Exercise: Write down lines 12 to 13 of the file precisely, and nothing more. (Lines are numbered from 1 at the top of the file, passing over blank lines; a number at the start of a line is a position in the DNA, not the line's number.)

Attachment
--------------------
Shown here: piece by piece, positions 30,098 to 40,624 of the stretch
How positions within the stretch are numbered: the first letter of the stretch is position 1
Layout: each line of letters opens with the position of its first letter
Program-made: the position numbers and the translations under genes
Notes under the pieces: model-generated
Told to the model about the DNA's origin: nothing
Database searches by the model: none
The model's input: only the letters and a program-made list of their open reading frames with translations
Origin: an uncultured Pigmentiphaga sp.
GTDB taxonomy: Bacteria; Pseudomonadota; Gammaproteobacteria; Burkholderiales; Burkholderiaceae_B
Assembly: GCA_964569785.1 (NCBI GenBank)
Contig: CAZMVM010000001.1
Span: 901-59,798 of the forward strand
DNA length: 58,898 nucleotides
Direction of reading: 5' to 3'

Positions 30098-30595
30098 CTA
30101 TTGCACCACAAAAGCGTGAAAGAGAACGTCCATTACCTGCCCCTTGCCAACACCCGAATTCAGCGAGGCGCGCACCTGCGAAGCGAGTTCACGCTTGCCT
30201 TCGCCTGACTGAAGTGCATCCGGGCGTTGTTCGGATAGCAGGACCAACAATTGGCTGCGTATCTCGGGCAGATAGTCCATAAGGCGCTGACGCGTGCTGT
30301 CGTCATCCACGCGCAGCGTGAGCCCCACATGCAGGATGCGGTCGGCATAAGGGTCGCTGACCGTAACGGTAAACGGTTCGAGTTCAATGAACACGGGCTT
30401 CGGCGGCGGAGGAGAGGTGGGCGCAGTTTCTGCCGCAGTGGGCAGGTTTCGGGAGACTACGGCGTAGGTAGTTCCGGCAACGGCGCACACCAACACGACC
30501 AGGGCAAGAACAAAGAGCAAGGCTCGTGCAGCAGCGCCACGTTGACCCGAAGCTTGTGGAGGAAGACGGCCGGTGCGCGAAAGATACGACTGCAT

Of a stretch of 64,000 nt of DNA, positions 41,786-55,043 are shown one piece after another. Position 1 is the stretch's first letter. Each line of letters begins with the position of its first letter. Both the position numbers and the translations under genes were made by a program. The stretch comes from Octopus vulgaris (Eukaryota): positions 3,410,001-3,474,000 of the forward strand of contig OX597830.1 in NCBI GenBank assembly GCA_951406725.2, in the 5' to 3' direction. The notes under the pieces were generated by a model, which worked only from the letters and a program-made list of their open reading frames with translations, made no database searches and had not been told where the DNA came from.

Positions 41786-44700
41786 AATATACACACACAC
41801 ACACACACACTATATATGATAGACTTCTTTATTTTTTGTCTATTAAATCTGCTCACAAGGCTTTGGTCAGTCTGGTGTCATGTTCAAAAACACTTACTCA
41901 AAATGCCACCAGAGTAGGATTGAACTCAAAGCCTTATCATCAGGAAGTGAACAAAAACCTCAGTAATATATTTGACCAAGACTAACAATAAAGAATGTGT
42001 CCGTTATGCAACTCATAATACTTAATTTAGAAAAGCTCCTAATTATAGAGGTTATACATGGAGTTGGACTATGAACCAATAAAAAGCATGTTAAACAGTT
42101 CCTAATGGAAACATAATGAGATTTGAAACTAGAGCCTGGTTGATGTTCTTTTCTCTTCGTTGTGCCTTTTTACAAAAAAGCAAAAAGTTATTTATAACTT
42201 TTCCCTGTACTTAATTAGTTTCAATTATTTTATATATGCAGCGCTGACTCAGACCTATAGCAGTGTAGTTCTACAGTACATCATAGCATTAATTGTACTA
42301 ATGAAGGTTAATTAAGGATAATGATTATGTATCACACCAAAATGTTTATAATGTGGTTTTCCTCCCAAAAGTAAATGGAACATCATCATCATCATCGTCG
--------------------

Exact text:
Contig: CAZMVM010000001.1
Span: 901-59,798 of the forward strand